Once she and her husband became established in California, Deniece Williams began using her married name professionally and she became a backup singer for Stevie Wonder. She also sang backup for Roberta Flack, Minnie Riperton and Syreeta Wright.
In 1976, she inked a deal with Columbia Records and she released her first studio album, This is Niecy. This album produced the song, Free, which was her breakthrough hit. The song shot up to number 2 on the US Billboard Hot Soul Singles chart and number 1 on the UK Singles Chart for two weeks in May 1977.
Deniece Williams Becomes a Bona-fide Star
The next year, Deniece Williams released the album Song bird. This album produced another hit, Baby, Baby My Love's All For You. By now, Williams was becoming increasingly popular, especially with black audiences.
One of the things Deniece Williams became known for back in the day, besides her spectacular vocal range, was her duets with Johnny Mathis. In 1979 she and Mathis recorded single too much too little too late, for their album titled that's what friends are for.
That same album produced their song, Without Us, which would much later become the theme song for the popular 80s TV sitcom, Family Ties.
Also in 1979, Williams went on to release her fourth studio album When Love Comes Calling, which produced the dance hit I've got the next dance. In her personal life, she and Kendrick Williams divorced, but they had two sons together.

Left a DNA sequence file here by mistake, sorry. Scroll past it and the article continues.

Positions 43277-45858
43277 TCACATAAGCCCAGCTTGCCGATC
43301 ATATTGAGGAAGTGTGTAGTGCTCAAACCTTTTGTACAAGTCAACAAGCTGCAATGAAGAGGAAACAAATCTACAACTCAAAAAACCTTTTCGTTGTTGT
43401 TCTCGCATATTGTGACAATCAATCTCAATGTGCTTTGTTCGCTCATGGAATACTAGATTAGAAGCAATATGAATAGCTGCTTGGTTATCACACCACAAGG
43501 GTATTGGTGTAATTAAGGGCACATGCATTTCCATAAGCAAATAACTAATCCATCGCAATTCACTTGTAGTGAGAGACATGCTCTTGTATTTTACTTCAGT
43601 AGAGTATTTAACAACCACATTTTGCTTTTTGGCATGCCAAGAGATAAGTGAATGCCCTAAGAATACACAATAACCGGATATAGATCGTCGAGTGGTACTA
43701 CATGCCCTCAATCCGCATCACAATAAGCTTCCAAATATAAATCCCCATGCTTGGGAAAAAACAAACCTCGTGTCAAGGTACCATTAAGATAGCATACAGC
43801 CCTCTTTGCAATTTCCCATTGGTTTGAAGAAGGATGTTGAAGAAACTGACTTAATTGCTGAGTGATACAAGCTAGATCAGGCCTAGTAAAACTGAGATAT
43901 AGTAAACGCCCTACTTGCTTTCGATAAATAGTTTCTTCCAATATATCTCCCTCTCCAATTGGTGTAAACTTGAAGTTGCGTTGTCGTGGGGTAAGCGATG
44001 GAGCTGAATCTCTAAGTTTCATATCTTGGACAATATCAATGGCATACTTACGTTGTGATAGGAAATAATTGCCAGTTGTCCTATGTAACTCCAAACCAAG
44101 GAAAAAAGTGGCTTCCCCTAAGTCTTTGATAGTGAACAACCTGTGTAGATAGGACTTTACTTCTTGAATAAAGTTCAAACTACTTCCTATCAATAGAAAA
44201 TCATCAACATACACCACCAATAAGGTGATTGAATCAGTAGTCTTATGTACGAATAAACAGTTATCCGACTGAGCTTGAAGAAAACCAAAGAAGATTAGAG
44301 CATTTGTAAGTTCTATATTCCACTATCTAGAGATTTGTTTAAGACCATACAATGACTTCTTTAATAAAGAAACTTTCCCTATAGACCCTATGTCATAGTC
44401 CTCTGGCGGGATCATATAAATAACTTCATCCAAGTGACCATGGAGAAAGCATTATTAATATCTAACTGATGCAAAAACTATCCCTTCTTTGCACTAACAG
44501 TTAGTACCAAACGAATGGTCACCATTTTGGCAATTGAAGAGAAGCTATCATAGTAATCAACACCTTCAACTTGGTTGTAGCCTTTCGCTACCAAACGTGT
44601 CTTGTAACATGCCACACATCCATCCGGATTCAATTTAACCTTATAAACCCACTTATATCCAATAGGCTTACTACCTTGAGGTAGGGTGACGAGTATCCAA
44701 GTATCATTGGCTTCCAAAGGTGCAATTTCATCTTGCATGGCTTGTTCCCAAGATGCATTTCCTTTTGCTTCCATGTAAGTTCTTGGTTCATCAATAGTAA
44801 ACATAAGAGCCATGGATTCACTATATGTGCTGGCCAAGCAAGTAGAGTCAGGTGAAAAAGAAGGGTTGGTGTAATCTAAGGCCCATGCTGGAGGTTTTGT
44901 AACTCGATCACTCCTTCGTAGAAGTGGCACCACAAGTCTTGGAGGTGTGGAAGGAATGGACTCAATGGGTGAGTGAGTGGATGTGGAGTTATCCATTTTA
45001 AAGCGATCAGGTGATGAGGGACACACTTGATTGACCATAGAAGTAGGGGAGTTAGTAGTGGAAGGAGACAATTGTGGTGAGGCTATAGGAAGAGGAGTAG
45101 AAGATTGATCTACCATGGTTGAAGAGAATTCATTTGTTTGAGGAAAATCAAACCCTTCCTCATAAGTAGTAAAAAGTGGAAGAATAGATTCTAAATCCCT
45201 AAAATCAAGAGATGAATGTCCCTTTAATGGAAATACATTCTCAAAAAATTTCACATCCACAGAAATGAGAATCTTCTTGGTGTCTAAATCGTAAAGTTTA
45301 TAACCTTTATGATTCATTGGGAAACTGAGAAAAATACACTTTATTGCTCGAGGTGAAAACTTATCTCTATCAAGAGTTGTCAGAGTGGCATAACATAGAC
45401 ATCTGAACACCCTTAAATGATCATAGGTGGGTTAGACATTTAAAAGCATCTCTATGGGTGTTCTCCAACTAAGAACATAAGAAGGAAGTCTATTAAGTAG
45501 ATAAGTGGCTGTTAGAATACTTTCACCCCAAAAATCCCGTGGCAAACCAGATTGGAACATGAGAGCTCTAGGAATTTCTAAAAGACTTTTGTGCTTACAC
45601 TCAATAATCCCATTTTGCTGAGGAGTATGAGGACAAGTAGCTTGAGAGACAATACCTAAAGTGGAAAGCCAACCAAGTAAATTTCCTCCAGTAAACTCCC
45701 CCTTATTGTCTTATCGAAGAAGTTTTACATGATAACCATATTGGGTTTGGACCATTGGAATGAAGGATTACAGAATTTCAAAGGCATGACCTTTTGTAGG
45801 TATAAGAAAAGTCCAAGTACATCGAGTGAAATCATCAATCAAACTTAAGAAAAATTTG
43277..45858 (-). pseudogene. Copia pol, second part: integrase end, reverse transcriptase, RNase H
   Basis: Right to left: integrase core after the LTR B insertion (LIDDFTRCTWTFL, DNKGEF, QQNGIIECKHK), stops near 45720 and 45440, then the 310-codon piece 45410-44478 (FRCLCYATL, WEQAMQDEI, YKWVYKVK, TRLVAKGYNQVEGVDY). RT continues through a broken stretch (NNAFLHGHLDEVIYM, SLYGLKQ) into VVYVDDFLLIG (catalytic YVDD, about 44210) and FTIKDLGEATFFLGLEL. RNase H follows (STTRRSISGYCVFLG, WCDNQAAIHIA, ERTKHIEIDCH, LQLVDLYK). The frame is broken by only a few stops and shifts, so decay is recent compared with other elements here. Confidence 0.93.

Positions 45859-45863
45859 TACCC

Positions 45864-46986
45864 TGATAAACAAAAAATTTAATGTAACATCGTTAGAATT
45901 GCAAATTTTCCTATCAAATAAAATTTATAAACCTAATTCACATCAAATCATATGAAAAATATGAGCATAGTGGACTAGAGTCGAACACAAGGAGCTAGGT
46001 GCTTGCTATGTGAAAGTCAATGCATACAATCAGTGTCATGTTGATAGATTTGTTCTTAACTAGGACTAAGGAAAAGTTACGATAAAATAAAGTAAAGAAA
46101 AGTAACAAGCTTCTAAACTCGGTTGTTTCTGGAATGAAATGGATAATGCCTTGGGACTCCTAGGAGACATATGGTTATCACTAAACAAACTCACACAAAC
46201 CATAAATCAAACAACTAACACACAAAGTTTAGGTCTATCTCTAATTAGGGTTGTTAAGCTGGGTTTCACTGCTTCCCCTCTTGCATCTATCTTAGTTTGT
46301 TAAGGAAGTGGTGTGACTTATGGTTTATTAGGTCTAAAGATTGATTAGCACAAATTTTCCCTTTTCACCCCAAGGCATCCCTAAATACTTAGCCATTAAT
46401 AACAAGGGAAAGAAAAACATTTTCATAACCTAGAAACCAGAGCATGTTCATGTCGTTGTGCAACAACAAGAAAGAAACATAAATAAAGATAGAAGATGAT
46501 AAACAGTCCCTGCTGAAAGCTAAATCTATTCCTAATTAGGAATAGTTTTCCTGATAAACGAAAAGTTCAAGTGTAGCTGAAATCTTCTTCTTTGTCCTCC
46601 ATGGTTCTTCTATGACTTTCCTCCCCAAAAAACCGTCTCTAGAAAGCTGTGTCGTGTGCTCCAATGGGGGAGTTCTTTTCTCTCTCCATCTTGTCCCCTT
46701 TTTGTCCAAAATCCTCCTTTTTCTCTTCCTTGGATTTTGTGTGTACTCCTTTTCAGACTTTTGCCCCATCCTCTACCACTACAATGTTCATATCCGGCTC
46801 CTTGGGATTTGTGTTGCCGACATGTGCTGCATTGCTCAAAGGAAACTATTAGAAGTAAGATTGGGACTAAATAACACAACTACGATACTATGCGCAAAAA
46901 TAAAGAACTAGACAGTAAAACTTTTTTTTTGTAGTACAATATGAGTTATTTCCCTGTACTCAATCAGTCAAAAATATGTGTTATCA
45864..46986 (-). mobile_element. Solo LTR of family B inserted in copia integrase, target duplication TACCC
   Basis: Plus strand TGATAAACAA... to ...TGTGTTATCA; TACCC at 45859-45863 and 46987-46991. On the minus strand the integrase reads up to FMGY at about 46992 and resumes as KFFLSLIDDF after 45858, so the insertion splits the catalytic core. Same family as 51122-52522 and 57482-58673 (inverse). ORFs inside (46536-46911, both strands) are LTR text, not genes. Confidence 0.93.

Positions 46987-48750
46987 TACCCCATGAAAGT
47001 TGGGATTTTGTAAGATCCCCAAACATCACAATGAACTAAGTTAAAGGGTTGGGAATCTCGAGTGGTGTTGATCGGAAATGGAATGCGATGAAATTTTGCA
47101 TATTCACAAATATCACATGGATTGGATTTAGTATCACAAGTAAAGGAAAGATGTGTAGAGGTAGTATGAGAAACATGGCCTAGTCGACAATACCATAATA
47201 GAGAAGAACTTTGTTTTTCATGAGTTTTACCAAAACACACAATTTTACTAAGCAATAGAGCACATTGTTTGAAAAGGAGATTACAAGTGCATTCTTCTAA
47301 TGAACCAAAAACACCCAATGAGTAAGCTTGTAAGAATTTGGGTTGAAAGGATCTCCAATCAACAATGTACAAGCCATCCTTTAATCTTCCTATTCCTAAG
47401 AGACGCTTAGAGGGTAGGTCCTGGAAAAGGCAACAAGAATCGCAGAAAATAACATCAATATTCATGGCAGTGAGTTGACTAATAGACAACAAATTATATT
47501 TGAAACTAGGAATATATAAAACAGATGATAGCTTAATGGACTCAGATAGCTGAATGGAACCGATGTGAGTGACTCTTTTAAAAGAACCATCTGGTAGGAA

By the time 1981 rolled, around Deniece Williams had recorded her fourth studio album called My Melody and her song, Silly, became yet another hit. By this point in her career Williams' was a household name.
A Crossover Mega-Hit & a Popular 80s TV Theme Song
Williams dropped her fifth album later on in 1981, it was titled Niecy and it produced the hit single It's Gonna Take a Miracle, which is a cover of a 1960s song previously released by the girl group, The Royalettes.
It was late 1982 when her duet with Johnny Mathis (Without Us) became attached to Family Ties. A year later she released her seventh album, I'm So Proud, this album released to moderate success.
Then in 1983 Deniece Williams' popularity reached an even greater level when she released the single, Let's Hear It for the Boy. The song was featured on the film Footloose (1984), which starred Kevin Bacon. The movie tells the story of a teenager who moves from the big city to a small town, and who rebels against a local minister who puts a ban on dancing. Although it was somewhat of a cheese-fest, it was a huge hit and it has gone on to become a cult classic.
Due to a boost from the fame from the movie, the song was absolutely everywhere, and it was played on radio stations across the country ad nauseam. Because of its exposure, Let's Hear It for the Boy is the song people would consider to be the first true crossover hit for Deniece Williams.
During the rest of the 1980s, Williams released three more albums, which produced moderate Hip Hop hits like Never Say Never, I Can't Wait and This is As Good as It Gets, with Stevie Wonder. She also sang on James Taylor's album That's Why I'm Here.
Her Old Passion Takes Center Stage
In between her secular hits in the 1980s, she started Switching gears going back to her love of gospel music. In a sense, she never really abandoned her love for gospel music, because on almost all of her mainstream albums she made sure to record a gospel or inspirational song.